Ultra-nerdy post occasioned by some Twitter discussion about backup strategies. I’ve been in the business nearly 20 years and have had to transition my backups to new hardware many times. So far (touch wood) I have not lost anything.
I thought it might help newer producers and especially model-producers who aren’t used to having to do digital imaging tech jobs the way that most webmasters are.
- You don’t have it until you have three copies of it.
- Don’t delete it from the card until you’ve backed it up at least twice.
- One of the copies has to be physically separate from the others. If your laptop gets stolen, it does you no good if your backup drives all went with it.
- Figure out what you can afford to lose and plan accordingly.
- You have to have a routine.
Hard drives fail often (see https://www.backblaze.com/b2/hard-drive-test-data.html) about 2% of drives used by industrial backup company Backblaze fail per year. If that 2% includes your single 8 TB external drive with everything you’ve ever shot on it… YOU ARE FUCKED.
Want to start selling all your old clips on a new store system? You’re out of luck.
At least in fetish porn, there’s a LONG sales tail – stuff I shot two decades ago still sells and a lot of the profit I generate comes from these steady sales of older clips, since the costs are all paid any sale is pure profit.
That’s why everyone needs at least three copies of your work. Hard drives are cheap compared with the lost sales or the cost of production.
Don’t be cheapskate. Buy an extra hard drive or three. Think how many hours of work it took to create the data. It quickly adds up to tens or hundreds of thousands of pounds, and many work months or years. Suddenly £100 here and there on more hard drives sounds like a fucking BARGAIN considering how much it cost to shoot what’s on there.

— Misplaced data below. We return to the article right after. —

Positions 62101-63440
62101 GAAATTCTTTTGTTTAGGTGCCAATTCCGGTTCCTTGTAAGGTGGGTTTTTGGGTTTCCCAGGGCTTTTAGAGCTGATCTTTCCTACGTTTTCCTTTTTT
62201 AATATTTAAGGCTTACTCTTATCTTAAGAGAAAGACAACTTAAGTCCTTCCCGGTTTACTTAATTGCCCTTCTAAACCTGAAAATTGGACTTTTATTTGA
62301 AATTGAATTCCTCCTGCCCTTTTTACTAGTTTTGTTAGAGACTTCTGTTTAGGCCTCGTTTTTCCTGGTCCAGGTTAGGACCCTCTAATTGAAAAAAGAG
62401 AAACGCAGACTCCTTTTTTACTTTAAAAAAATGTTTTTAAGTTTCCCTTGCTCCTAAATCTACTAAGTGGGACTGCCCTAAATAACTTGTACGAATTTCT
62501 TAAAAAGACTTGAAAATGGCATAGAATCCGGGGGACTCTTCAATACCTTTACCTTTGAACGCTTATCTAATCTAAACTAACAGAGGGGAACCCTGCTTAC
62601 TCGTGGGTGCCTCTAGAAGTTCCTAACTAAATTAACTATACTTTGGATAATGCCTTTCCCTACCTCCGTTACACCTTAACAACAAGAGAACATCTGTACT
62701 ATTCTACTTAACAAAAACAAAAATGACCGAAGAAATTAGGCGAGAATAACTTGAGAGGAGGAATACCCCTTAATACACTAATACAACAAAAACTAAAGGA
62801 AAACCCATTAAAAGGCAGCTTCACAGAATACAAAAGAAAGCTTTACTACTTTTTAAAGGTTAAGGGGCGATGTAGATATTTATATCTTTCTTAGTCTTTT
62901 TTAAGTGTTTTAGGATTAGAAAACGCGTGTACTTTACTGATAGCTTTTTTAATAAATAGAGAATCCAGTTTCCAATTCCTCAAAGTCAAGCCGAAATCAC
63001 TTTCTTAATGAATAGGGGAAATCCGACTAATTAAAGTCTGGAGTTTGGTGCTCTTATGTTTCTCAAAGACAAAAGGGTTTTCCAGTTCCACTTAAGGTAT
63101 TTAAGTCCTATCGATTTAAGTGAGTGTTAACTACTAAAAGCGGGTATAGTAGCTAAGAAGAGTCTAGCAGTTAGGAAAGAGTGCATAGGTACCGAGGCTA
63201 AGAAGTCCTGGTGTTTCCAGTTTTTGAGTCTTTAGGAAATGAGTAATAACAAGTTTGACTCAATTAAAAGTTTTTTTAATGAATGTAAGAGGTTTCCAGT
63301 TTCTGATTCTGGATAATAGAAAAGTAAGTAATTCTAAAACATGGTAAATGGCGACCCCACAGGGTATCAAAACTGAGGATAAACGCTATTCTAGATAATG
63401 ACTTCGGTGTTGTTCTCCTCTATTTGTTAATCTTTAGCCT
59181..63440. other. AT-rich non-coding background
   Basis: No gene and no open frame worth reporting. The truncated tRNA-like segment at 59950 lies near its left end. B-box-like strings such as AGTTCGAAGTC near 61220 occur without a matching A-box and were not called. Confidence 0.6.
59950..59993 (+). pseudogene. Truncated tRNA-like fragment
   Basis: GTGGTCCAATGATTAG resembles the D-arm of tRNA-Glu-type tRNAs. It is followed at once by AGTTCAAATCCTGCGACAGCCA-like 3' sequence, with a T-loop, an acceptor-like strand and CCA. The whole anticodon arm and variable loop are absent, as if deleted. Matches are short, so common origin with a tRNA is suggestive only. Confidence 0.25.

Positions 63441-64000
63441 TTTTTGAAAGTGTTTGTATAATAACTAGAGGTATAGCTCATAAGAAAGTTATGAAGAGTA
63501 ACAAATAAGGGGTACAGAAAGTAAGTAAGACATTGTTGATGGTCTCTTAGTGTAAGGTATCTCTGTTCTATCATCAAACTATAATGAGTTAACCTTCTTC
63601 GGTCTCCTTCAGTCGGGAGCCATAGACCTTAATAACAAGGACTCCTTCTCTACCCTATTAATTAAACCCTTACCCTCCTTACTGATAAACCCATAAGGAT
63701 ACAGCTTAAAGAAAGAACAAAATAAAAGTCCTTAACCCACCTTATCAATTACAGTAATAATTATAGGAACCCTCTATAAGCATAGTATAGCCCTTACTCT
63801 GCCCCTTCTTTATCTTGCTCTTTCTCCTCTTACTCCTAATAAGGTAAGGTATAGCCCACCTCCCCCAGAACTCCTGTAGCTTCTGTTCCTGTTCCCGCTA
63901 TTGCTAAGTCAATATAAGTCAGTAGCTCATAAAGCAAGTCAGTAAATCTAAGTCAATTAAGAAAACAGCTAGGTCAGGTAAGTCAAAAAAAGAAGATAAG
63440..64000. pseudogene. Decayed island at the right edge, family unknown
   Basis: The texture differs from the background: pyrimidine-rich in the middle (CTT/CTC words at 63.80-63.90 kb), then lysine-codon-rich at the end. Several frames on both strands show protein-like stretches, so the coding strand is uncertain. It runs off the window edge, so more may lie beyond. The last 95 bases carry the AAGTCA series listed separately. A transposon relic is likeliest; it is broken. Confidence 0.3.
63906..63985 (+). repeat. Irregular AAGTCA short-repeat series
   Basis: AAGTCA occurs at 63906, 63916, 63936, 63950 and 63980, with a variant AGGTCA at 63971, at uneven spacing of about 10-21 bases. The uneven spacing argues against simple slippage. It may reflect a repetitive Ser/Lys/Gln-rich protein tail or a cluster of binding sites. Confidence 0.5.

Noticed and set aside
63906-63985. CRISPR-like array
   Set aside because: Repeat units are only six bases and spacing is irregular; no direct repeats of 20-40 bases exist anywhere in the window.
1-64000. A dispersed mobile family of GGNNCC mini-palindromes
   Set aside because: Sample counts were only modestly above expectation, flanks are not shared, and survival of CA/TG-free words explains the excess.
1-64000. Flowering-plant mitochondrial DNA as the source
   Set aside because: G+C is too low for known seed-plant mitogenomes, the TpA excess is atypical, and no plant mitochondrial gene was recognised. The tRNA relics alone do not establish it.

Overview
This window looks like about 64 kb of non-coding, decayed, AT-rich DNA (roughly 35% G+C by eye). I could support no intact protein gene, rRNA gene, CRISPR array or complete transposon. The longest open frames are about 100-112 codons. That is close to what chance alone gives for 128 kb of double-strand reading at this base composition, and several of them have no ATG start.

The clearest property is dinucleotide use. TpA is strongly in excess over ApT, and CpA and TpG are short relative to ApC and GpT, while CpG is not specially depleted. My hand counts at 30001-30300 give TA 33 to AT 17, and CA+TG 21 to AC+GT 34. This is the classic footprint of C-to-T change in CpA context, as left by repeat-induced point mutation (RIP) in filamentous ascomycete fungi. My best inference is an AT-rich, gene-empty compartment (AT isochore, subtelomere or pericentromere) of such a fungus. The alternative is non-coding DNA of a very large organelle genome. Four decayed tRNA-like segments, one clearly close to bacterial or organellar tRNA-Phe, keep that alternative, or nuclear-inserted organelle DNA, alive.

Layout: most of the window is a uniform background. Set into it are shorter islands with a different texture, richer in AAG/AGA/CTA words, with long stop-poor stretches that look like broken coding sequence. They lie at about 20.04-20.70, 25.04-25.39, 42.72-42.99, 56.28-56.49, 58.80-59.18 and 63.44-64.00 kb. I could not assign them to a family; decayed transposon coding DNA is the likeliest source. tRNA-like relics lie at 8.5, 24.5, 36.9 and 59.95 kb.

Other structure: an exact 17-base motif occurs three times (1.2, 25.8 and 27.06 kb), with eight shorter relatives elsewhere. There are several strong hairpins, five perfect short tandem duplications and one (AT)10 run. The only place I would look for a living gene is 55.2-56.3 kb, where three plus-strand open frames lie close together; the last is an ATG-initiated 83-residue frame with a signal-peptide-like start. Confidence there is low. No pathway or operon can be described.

Don’t delete it from the card until you’ve backed it up twice
Your footage is at its most vulnerable when there’s just the one fragile, easy to reformat, easy to drop down the loo camera card. Don’t leave it un-backed-up for a second longer than you have to.
Newer cameras are starting to have a second SD card slot so you can record two copies simultaneously in case a card fails. Follow that maxim- get a second backup as soon as you can. Don’t just read the footage in to your laptop – copy it to an external hard drive immediately too. Two external hard drives is better.
I take small, cheap, external portable drives with me on location shoots because I have to format the cards during the week. Two or three £50 drives might be all that stands between me and losing a the footage from a trip that took thousands of pounds and many person-hours to put together.
Cards are cheap – buy more, I’m doing this now the fast ones have come down in price so hopefully next location trip I won’t even have to wipe the cards during the week.
One copy offsite
If your house burns down, that’s grim. If you can afford it, you’ll be insured. But if your house burns down with the only copy of years of filming on it, you might also be out of business. And if someone steals your laptop on the road, make sure all the copies of yesterday’s shoot aren’t with it.
There’s a limit to what you can do here but tucking one of your portable external HD copies in your suitcase or your car glove box rather than having them all in the laptop bag is worth doing.
When you get home, the same principle applies. But how do you get that additional off-site copy?
Hard drive in a friend’s house works well. (Encrypt the hard drive so said friend can’t pirate your stuff even if they were so untrustworthy as to try). I did this for ages, swapping a big box of hard drives with my ex-wife who lived around the corner (and who is my best friend).
It’s a pain, though. What about a more sensible and automated strategy?
Raw images and unedited video footage are huge. Backing everything up to a cloud provider would be prohibitively expensive for 20 years of raw footage (it comes to 100 TB or so for me!) More importantly the bandwidth of domestic internet connections means it would take a decade to upload.
So you need to be smarter.
What can you afford to lose?
This is the bit of analysis I’ve not seen much in generic “back up everything you have” advice by data security companies. I’ve got more data in my study than many medium-sized enterprise computer companies, but I don’t have the budgets to match. We generate huge data sets which we have to deal with using cheap consumer methods.
Work out how much each class of data is worth to you. Concentrate on backing up the high value stuff. For me, this goes as follows:
- Unedited footage and unprocessed images. This is highest of high value because I have invested all the time and money into shooting them but not got any return yet. That’s why you need to be ultra-paranoid of data straight out of the camera: you can’t afford to lose it, especially once everyone has been paid and gone home.